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Title: Communities count : exploring the role of participatory monitoring in conservation and development initiatives
Author: Earle, Samantha
ISNI:       0000 0004 6421 0875
Awarding Body: Imperial College London
Current Institution: Imperial College London
Date of Award: 2017
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Working at the nexus of conservation and development is challenging. Participatory environmental monitoring (PEM) is, on paper, a win-win for conservation and development, but there has been limited evaluation of its effectiveness in improving the lives of local people while also supporting improved management of species of conservation concern. In this thesis, I use a multidisciplinary approach to gain a better understanding of the role and implications of PEM for conservation and development, using a project in Madagascar as a case study. I conducted a systematic literature review and online survey to describe approaches to PEM. I found that PEM schemes are variable, widespread and growing in number, but local participation is still limited and opportunities exist to improve use of modern technologies. Using occupancy modelling, I found that the case study lacks power to detect trends at the landscape level, but could provide useful presence-absence information on species and threats at the village level. However, the biggest issue highlighted by this research relates to inadequate data management that prevents most data being available for analyses and ‘learning-by-doing’ feedback loops. Using semi-structured interviews, I gathered local peoples’ perspectives of the project operating in their village and found that the project was widely known within the villages, but that not everyone benefits. Based on these findings and with my own first-hand experience of the case study project, I designed a tool for practitioners to use during the design and implementation of a PEM scheme. This thesis highlights the need to carefully consider all aspects of a PEM project, from the ecological knowledge gleaned from the data to the social impact across all sectors of the community. In doing so, this research demonstrates that PEM is challenging, complex and by no means a silver bullet for meeting dual conservation and development goals.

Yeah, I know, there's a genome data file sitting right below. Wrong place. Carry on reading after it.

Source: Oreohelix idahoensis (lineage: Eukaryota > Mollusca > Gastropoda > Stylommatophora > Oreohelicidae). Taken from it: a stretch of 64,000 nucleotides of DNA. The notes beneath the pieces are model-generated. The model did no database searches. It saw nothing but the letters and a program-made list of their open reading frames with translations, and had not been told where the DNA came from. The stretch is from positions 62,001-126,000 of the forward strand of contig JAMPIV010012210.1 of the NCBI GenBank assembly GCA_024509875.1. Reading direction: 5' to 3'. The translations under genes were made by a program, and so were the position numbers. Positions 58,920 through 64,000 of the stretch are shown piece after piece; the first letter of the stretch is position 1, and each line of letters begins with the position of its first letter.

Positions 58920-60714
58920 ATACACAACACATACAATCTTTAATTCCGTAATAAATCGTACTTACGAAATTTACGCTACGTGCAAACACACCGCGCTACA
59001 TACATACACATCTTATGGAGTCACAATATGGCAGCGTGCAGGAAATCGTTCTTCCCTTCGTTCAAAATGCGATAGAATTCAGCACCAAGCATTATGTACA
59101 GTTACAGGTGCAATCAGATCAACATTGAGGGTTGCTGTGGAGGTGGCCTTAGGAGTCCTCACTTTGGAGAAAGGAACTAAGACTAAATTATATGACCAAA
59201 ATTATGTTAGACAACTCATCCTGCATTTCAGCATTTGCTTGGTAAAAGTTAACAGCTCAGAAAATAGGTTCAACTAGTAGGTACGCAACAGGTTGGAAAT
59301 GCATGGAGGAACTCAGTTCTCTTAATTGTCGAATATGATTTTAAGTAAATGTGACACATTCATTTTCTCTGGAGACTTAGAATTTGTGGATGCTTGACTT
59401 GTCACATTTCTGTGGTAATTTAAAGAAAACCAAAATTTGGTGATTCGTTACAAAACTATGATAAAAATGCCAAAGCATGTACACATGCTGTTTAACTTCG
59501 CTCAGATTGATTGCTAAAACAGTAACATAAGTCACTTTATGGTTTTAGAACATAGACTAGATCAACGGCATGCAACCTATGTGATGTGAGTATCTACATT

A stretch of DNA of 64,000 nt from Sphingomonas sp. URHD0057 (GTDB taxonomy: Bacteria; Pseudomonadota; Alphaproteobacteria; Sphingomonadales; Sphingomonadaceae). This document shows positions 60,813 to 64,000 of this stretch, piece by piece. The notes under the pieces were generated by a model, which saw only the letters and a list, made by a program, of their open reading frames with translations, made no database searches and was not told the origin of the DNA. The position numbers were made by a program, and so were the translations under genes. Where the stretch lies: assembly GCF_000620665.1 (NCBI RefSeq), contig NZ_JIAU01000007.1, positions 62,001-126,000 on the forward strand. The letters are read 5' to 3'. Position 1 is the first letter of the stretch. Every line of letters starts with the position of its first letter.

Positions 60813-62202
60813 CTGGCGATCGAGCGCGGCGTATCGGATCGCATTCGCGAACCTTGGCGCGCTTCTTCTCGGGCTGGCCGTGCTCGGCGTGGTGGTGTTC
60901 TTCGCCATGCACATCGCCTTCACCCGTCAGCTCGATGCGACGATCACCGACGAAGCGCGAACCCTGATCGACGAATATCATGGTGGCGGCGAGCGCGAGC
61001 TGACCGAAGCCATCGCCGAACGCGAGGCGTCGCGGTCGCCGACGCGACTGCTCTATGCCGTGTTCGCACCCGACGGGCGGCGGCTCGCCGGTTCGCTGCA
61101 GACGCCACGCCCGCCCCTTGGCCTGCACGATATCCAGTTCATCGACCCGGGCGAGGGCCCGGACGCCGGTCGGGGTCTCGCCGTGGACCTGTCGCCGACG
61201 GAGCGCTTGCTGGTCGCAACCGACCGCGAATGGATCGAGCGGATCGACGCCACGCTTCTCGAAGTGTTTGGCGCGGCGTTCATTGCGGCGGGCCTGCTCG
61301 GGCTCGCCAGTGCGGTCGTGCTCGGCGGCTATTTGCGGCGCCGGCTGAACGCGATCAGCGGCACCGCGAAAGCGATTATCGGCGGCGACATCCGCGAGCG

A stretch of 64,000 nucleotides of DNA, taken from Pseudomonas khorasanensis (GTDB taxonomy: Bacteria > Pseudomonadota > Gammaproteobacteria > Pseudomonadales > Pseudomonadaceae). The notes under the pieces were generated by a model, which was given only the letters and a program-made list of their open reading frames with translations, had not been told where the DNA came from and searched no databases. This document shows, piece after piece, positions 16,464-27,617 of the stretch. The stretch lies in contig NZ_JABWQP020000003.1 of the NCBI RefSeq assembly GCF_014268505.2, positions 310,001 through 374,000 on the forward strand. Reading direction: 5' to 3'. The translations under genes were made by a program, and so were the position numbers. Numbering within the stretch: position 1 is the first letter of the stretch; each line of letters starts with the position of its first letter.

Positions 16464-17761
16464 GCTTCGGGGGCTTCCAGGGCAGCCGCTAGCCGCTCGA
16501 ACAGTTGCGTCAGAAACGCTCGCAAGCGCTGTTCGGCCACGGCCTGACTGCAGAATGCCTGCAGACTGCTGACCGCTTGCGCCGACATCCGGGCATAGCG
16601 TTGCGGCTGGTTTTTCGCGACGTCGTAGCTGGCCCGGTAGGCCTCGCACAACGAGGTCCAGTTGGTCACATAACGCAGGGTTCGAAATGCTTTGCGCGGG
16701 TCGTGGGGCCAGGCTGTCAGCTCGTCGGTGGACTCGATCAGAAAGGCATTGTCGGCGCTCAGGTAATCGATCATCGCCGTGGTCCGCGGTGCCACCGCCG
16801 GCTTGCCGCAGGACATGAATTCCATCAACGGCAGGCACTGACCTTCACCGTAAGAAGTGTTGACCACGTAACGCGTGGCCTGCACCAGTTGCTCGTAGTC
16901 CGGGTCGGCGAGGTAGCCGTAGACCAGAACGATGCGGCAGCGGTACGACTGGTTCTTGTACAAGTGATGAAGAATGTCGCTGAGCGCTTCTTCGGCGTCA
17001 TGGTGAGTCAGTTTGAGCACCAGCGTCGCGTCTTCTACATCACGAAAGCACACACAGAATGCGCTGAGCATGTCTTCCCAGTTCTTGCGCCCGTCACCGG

Supervisor: Milner-Gulland, E. J. ; Young, Richard ; Potter, Clive Sponsor: Imperial College London ; Chester Zoo and North of England Zoological Society ; Rufford Small Grants Foundation
Qualification Name: Thesis (Ph.D.) Qualification Level: Doctoral